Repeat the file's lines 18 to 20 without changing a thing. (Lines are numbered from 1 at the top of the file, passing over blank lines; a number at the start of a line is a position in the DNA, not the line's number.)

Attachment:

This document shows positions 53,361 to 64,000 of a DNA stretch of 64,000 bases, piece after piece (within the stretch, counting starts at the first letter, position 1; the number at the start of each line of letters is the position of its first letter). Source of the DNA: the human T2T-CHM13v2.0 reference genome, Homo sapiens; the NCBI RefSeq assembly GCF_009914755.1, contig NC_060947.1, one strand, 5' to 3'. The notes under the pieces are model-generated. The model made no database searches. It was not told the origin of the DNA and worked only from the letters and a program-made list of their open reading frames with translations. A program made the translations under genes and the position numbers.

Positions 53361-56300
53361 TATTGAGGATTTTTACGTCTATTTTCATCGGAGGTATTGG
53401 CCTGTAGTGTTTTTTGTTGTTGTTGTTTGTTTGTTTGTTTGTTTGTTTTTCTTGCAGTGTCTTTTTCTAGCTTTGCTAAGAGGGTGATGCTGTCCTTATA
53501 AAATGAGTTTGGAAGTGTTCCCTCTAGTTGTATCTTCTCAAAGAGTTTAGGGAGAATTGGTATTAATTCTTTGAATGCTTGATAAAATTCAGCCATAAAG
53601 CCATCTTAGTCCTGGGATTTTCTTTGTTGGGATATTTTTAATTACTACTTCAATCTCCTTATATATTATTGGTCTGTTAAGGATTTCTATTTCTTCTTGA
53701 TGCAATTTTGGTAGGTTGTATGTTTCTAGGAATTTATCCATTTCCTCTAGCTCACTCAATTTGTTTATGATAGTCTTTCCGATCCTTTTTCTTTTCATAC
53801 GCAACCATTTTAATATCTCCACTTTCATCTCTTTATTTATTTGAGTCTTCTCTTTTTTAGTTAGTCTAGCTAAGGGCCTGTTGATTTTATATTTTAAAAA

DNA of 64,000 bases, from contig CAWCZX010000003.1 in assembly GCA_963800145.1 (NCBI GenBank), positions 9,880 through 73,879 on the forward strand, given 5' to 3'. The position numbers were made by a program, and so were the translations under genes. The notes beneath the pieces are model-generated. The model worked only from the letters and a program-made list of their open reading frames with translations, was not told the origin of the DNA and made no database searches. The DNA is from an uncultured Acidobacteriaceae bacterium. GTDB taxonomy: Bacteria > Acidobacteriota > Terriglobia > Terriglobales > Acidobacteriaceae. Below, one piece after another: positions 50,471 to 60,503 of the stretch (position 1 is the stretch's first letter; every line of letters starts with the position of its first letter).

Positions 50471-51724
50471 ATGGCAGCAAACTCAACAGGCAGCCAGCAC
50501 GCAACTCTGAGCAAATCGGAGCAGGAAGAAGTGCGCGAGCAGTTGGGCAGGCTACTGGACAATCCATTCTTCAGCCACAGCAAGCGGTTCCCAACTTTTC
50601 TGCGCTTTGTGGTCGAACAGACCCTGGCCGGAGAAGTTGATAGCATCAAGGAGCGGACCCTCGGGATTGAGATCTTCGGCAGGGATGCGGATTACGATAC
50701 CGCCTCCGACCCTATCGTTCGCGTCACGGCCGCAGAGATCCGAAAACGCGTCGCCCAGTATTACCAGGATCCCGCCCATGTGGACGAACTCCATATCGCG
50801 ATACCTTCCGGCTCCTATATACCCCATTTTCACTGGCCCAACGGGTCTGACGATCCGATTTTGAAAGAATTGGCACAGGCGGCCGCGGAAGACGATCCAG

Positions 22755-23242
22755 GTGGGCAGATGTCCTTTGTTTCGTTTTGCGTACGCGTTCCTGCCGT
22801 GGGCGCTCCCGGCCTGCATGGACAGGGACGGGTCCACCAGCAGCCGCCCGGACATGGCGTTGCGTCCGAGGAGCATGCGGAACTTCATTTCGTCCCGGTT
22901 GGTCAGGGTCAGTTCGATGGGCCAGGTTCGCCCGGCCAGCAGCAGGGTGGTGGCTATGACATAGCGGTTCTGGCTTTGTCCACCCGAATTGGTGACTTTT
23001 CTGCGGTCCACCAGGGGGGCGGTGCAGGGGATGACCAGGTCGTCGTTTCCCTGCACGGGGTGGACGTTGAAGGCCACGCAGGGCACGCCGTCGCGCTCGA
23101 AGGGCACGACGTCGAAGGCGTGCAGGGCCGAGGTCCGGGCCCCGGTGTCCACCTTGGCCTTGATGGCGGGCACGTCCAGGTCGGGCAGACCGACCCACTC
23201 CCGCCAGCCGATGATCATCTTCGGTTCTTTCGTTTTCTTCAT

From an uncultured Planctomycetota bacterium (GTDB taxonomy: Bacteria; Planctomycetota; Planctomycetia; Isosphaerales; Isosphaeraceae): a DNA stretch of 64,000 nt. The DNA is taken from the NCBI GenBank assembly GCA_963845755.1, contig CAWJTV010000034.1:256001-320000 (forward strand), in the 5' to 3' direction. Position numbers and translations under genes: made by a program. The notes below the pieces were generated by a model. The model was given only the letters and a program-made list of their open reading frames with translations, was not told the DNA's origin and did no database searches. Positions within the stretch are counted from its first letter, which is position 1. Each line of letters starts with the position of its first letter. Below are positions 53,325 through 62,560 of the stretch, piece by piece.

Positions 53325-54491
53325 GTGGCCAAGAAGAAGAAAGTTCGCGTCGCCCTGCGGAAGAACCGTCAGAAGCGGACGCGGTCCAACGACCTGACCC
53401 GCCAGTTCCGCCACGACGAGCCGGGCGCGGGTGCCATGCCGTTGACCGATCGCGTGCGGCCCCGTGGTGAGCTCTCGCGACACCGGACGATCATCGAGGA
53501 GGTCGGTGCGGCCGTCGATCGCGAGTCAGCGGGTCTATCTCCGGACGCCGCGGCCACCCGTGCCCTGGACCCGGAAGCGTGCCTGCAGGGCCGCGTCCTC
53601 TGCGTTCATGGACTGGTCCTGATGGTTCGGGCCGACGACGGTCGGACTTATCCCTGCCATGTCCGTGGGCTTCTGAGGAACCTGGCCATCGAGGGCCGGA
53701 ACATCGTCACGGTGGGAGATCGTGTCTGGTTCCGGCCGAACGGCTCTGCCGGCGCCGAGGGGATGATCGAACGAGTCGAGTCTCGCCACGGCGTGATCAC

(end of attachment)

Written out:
22801 GGGCGCTCCCGGCCTGCATGGACAGGGACGGGTCCACCAGCAGCCGCCCGGACATGGCGTTGCGTCCGAGGAGCATGCGGAACTTCATTTCGTCCCGGTT
22901 GGTCAGGGTCAGTTCGATGGGCCAGGTTCGCCCGGCCAGCAGCAGGGTGGTGGCTATGACATAGCGGTTCTGGCTTTGTCCACCCGAATTGGTGACTTTT
23001 CTGCGGTCCACCAGGGGGGCGGTGCAGGGGATGACCAGGTCGTCGTTTCCCTGCACGGGGTGGACGTTGAAGGCCACGCAGGGCACGCCGTCGCGCTCGA